There has been increasing interest and debate in recent years on the instituted nature of economic processes in general and the related ideas of the market and the competitive process in particular. This debate lies at the interface between two largely independent disciplines, economics and sociology, and reflects an attempt to bring the two fields of discourse more closely together. This book explores this interface in a number of ways, looking at the competitive process and market relations from a number of different perspectives. It considers the social role of economic institutions in society and examines the various meanings embedded in the word 'markets', as well as developing arguments on the nature of competition as an instituted economic process. The close of the twentieth century saw a virtual canonisation of markets as the best, indeed the only really effective, way to govern an economic system. The market organisation being canonised was simple and pure, along the lines of the standard textbook model in economics. The book discusses the concepts of polysemy , idealism, cognition, materiality and cultural economy. Michael Best provides an account of regional economic adaptation to changed market circumstances. This is the story of the dynamics of capitalism focused on the resurgence of the Route 128 region around Boston following its decline in the mid-1980s in the face of competition from Silicon Valley. The book also addresses the question of how this resurgence was achieved.
prevailing ethical codes, social mores and political regulation, for ‘markets’ constrain as well as enable. The social and political dimensions of market processes – inequality, fairness, power, uncertainty,
status – all influence the range and nature of what takes place in the market
context. More deeply still, the acceptance of market processes and the rhetoric with which they are described and assessed tell us a great deal about different kinds of market society.
The rhetoric, discourses and doctrine of the market
In the middle of the twentiethcentury, a substantial
twentiethcentury. That political dominance by parties, ideologies and policies
Stan Metcalfe and Alan Warde
of New Right provenance coincided with increasing inequalities in income
within the nation states of the Western world, strikingly so in the USA and
Britain, should come as no surprise. Indeed, for Marshall (1950), it was precisely the tendencies of markets to generate material inequalities that called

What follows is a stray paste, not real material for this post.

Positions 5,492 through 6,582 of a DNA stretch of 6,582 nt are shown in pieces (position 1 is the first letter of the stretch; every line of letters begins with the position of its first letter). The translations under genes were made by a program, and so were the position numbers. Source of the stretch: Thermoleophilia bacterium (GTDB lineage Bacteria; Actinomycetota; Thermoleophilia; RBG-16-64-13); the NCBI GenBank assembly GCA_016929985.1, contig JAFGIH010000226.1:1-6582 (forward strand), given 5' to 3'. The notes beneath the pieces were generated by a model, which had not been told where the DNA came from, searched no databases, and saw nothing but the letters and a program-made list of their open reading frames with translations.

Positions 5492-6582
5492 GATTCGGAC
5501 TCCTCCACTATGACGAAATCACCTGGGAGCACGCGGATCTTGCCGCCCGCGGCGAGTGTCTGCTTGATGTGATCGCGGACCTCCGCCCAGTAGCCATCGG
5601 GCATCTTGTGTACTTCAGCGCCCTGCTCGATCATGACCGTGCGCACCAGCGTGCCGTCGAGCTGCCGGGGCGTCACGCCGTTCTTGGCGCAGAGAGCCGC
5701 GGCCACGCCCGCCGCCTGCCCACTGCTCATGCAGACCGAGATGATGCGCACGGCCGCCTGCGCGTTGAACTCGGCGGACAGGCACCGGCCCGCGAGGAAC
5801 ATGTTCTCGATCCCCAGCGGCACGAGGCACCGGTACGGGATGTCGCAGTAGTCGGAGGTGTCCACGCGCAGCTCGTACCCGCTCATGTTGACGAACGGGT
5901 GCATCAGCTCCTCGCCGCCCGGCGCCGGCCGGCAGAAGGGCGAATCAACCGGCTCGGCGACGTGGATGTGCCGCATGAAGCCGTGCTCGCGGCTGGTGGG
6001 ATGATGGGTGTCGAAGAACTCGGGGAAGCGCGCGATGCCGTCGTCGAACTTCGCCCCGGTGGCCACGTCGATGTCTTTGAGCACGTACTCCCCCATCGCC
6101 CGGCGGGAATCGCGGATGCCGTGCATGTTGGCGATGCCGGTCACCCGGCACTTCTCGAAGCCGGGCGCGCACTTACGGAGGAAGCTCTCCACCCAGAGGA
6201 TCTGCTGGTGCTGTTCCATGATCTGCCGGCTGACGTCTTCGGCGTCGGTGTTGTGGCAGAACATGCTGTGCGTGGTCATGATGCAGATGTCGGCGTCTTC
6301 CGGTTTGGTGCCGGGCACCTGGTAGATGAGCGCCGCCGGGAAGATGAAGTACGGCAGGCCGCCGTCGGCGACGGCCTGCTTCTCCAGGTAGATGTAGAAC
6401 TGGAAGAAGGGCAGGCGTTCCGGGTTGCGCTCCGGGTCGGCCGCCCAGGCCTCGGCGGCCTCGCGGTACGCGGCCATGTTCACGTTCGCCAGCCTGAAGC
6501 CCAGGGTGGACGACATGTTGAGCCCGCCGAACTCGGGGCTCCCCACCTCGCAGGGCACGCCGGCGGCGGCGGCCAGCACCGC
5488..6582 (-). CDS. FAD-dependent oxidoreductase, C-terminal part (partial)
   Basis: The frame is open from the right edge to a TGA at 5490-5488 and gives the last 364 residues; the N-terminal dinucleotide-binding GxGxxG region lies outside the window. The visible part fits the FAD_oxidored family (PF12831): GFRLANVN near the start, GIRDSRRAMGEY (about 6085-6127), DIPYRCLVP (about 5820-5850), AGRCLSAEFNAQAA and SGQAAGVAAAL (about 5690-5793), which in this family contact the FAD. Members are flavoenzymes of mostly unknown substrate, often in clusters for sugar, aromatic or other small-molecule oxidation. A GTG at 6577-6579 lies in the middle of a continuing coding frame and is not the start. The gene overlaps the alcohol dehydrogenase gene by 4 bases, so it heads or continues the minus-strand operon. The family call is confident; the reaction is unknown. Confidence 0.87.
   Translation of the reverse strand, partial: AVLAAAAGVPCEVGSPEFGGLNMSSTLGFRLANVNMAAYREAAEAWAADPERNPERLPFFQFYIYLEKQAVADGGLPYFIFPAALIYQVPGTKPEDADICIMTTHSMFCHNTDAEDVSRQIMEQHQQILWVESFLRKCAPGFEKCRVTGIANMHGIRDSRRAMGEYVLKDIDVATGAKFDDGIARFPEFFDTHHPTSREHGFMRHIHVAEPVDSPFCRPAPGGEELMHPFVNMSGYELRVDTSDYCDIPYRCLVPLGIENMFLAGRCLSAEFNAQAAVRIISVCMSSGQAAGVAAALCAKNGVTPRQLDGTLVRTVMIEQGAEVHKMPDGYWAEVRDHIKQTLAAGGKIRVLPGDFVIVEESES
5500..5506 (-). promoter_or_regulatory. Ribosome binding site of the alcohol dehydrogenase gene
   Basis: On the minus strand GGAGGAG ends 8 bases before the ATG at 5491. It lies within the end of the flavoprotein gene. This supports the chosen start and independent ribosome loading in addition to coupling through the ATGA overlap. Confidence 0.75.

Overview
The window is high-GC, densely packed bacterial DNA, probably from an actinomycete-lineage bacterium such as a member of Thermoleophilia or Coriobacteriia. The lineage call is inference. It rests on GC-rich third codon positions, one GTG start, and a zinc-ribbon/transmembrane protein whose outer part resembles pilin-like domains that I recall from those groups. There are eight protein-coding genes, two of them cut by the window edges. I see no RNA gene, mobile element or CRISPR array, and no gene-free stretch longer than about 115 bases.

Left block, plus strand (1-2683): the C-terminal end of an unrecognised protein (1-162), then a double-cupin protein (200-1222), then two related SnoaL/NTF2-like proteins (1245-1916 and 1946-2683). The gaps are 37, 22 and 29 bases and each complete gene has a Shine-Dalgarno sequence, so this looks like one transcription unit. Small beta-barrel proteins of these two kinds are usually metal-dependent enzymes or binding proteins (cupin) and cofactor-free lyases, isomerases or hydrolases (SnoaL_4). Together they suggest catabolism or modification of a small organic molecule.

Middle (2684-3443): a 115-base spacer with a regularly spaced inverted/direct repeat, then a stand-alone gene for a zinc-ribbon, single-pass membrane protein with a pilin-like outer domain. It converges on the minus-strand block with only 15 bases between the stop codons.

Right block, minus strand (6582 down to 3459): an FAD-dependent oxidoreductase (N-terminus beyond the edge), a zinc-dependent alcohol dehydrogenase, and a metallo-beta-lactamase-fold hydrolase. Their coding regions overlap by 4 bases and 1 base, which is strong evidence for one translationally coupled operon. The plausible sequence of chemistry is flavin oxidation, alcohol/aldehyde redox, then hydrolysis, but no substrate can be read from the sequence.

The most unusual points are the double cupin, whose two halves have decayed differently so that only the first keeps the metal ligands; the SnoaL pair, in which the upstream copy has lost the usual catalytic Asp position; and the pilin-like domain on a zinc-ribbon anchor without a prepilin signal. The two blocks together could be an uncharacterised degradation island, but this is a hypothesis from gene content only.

forth welfare provision which might give each citizen sufficient resources to
participate fully in social life. Parallel inequalities conceived on a global
and commercial actors both as problems and as opportunities, and, in devising strategies for managing them, those actors also intensify them. The
potential destabilisation of social objects is both an inescapable condition of
economic action and a way of reconceptualising business strategy. It has been
a central axiom of management discourse since the mid-twentiethcentury
(for example, the works of Peter Drucker) that businesses must not try to sell
to consumers what they make, but rather to make what the consumer wants.
We interpret this as reflecting a transition
Open systems and regional innovation: the
resurgence of Route 128 in Massachusetts
Michael H. Best
The Boston area has the highest concentration of colleges and universities,
research institutes and hospitals of any place in the world. The plethora
of graduate research programmes suggested that the industrial future of
Massachusetts was secure in the emerging knowledge economy of the late
However, the research intensity of the region has not insulated the state
from the vicissitudes of the business cycle. For example, after
regulation and the non-formal norms of competition occurring in relatively stable, often quite long-term, market formations.
To illustrate this multi-dimensionality, and the process of de-institution and
re-institution of different forms of competition, discussion now turns to the
effects of the changes in the UK food retailing market.
UK supermarkets and changing forms of competition19
During the course of the twentiethcentury, UK multiple retailers have
grown from having roughly ten per cent of the market share of the food
market to over 85 per cent. In a first phase
On the complexities and limits
of market organisation
Richard R. Nelson
The close of the twentiethcentury saw a virtual canonisation of markets as
the best, indeed the only really effective, way to govern an economic system.
The market organisation being canonised was simple and pure, along the
lines of the standard textbook model in economics. For-profit firms are
the vehicle of production and provision. Given what suppliers offer, free
choice on the part of customers, who decide on the basis of their own knowledge and preferences where to spend